TRCH - Aggers and Tuffers

Review: Opening of Southwell Folk Festival 2014

9 June 14 words: Frank Chester
An opera set in England during WWI on the eve of the 70th anniversary of D-Day landings sets the tone for an incredible weekend
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Right from the very first act of the festival – the duo of Sandra Walster and Nick Thorpe in their first outing together – The Gate to Southwell Folk Festival once again marked itself out as something completely different.

Sandra, a music teacher and singer songwriter from Tuxford, Notts, wore period costume to deliver an hour of Victorian and Edwardian parlour songs.

Walster has a fine contralto voice, and whether you consider this to be folk music or not, she and the audience at the bar certainly raised the roof, and ended with a version of Rule Britannia that would have done credit to the Last Night of the Proms. Nick, her pianist, is the conductor of Southwell Choral Society, and both have long associations with major local choirs.

The main event of the evening was the premiere of the latest version of A Day’s Work, a folk opera written by Mick Ryan, and it was fitting that it should take place on the eve of the 70th anniversary of the D-Day landings.

The opera was named in honour of the dying words of a soldier to the Duke of Wellington, after the Battle of Boxtel, in 1794. He is said to have told the General: “Don’t worry, sir. It’s all in a day’s work.” His name was Thomas Atkins.

The opera is set in England during WWI and in the trenches of Flanders. The performance was powerful, and expertly delivered by Ryan, Paul Downes, Matt Quinn, Greg Russell, Pete Morton, Heather Bradford and Maggie Boyle.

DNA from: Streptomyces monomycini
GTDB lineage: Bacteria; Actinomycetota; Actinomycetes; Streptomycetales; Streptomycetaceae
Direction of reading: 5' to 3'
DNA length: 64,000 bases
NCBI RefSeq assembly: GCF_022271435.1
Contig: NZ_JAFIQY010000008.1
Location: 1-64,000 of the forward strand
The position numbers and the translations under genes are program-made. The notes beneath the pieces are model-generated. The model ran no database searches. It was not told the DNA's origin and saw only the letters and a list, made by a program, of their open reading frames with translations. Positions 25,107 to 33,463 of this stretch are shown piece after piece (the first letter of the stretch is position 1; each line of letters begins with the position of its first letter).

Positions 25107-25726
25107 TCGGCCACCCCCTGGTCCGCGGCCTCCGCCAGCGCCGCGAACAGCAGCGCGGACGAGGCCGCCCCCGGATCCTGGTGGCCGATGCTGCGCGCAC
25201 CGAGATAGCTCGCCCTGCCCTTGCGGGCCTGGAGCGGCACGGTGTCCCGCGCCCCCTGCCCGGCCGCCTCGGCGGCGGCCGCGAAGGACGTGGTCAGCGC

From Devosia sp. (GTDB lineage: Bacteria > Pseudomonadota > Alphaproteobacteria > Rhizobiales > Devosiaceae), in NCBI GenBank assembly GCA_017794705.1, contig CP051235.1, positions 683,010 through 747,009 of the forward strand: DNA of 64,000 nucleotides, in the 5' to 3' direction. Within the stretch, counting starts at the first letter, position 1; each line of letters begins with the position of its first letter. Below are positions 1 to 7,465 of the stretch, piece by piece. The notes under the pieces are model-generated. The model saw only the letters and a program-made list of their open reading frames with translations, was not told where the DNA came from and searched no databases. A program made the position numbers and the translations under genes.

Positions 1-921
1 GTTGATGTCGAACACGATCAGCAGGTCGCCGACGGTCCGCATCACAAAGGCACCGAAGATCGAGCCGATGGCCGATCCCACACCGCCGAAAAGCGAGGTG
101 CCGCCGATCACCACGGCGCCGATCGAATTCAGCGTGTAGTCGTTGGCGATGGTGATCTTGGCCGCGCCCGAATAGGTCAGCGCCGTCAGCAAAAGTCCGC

With an uncanny timing, the first call-up papers went out to men of service age just a few months before the Battle of the Somme, and the first part of the play concerns the reactions of the lads in an English village.

It continues in Flanders, and contains the usual characters – ploughboy turned soldier, his father, officer, soldier’s mother, conscientious objector, and the tragedies that befell them. In short, this was not so much Oh, What A Lovely War, as A Shropshire Lad set to music.

Friday saw the start of music in serious volumes, with 24 separate performances on the festival site and around the town. Whether your taste is the classically folky English sound of Greg Russell and Ciaran Algar, the transatlantic sounds of Polly and the Billets Doux and the Beau Bow Belles, or the electric sound of the 12-strong Celtic folk rock band The Treacherous Orchestra, there was something here for everyone.

Certainly, The Treacherous Orchestra packed in the crowds, with their twin Highland bagpipes, twin fiddles and just about everything else they could get on stage, but the honours went to Welshman Martyn Joseph, who gave an hour and a half of his own music.

He had earlier wowed the second marquee with a selection from his album Tires Rushing By In The Rain, an album of songs by his personal hero, Bruce Springsteen, who he described as a thoroughly modern poet of commitment.

The album was made after an appearance on East Street Radio – Bruce’s own station – and includes 17 of his songs. There was Brilliant Disguise and Thunder Road, but it consisted in the main of lesser-known songs, including Blood Brothers, which Martyn had sung to great effect at a Palestinian refugee camp last year.

Somehow, between the performances, he and Sleaford’s Dave Wilson found the time to conduct a songwriter’s workshop in another tent.

Southwell Folk Festival 2014 ran from 5 - 8 June 2014. See the website for more information 

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